by James T. Richardson, J.D., Ph.D.
Professor of Sociology and Judicial Studies
Director, Center for Justice Studies
University of Nevada, Reno
December, 1993

Paper prepared for presentation to the annual meeting of the Australian Sociological Association, held at Macquarie University, Sydney, December 10-12, 1993. The paper is a revision of one presented earlier at the biannual meeting of the International Society for the Sociology of Religion, Budapest, Hungary, July, 1993. The revision was done while on sabbatical as a Visitor at the University of Sydney Law School, Department of Jurisprudence, the support of which is appreciated.


Social control efforts concerning new religion movements - popularly known as "cults" - have taken many forms in the U.S. and elsewhere over the past two to three decades that such groups have become defined as a social problem in some societies. This paper will outline some of the earlier efforts at social control attempted by detractors of such groups, and discuss the use of a major new tactic, child abuse accusations, which might be termed the "ultimate weapon” or "nuclear bomb" of social control efforts against newer and more exotic religious groups.


When some of the new religious groups first came to public attention in America in the late 1960s they were initially viewed as a curiosity, even a positive one, because many thought it better for young people to be living in communes in Northern California than to be in the streets demonstrating against the Viet Nam War or racism in American society. However, the tide soon turned, as Americans became aware that some of the groups were quite "high demand," and that they were serious about changes in lifestyle and careers, while promoting beliefs and values some of which were quite different than those that were dominant in America.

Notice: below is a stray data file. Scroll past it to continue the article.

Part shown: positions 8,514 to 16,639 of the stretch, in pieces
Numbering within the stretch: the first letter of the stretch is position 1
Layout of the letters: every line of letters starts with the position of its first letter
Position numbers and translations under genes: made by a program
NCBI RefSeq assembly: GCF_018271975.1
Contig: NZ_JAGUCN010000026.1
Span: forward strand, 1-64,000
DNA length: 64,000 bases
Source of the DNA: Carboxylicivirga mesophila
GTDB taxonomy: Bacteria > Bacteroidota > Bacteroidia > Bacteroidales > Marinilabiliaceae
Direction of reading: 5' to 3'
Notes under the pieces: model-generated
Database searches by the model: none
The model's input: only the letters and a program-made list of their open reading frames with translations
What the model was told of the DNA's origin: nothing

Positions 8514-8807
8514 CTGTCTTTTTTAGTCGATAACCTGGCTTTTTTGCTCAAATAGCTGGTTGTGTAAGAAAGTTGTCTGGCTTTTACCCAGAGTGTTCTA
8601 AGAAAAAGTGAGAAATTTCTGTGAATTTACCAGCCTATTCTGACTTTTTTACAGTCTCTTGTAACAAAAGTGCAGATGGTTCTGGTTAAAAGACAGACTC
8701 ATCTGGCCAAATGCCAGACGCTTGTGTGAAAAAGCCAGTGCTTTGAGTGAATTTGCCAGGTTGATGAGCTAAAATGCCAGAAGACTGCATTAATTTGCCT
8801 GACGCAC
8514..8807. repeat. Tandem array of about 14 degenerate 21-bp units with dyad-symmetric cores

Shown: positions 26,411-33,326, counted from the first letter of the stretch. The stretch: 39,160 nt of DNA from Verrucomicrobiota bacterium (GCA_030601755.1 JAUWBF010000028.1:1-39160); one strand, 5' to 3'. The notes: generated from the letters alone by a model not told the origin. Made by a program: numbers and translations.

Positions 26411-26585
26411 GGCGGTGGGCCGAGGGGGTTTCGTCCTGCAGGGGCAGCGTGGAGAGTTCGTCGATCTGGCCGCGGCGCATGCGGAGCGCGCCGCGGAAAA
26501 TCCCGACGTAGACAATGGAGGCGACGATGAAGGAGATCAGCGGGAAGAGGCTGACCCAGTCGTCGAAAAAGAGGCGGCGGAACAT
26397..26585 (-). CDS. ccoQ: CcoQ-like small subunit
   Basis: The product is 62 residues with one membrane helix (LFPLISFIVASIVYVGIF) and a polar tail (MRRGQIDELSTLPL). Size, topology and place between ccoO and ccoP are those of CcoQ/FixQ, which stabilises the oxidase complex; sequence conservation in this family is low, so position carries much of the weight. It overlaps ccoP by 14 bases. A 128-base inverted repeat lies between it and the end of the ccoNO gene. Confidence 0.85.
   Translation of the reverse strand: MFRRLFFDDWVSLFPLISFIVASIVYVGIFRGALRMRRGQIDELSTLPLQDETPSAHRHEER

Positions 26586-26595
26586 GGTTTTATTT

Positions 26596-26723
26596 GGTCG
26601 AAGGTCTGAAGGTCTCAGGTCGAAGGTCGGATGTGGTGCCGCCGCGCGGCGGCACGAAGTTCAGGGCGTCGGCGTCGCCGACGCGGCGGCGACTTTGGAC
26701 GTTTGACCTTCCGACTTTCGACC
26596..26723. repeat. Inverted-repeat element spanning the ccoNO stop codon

The shift in thinking about the groups was in large part related to the target population for such groups - young, relatively we11 educated and affluent youth in America (see, for instance, Wuthnow, 1978; Richardson, et al. 1978). The social location of most participants in the new groups meant that their families were well positioned to bring attention to this new social problem, that of young people joining new religions, and to cause problems for the new groups. In short, some disenchanted parents knew just what "buttons to push" to gain attention from politicians, bureaucrats in governmental agencies, and, most importantly, the media.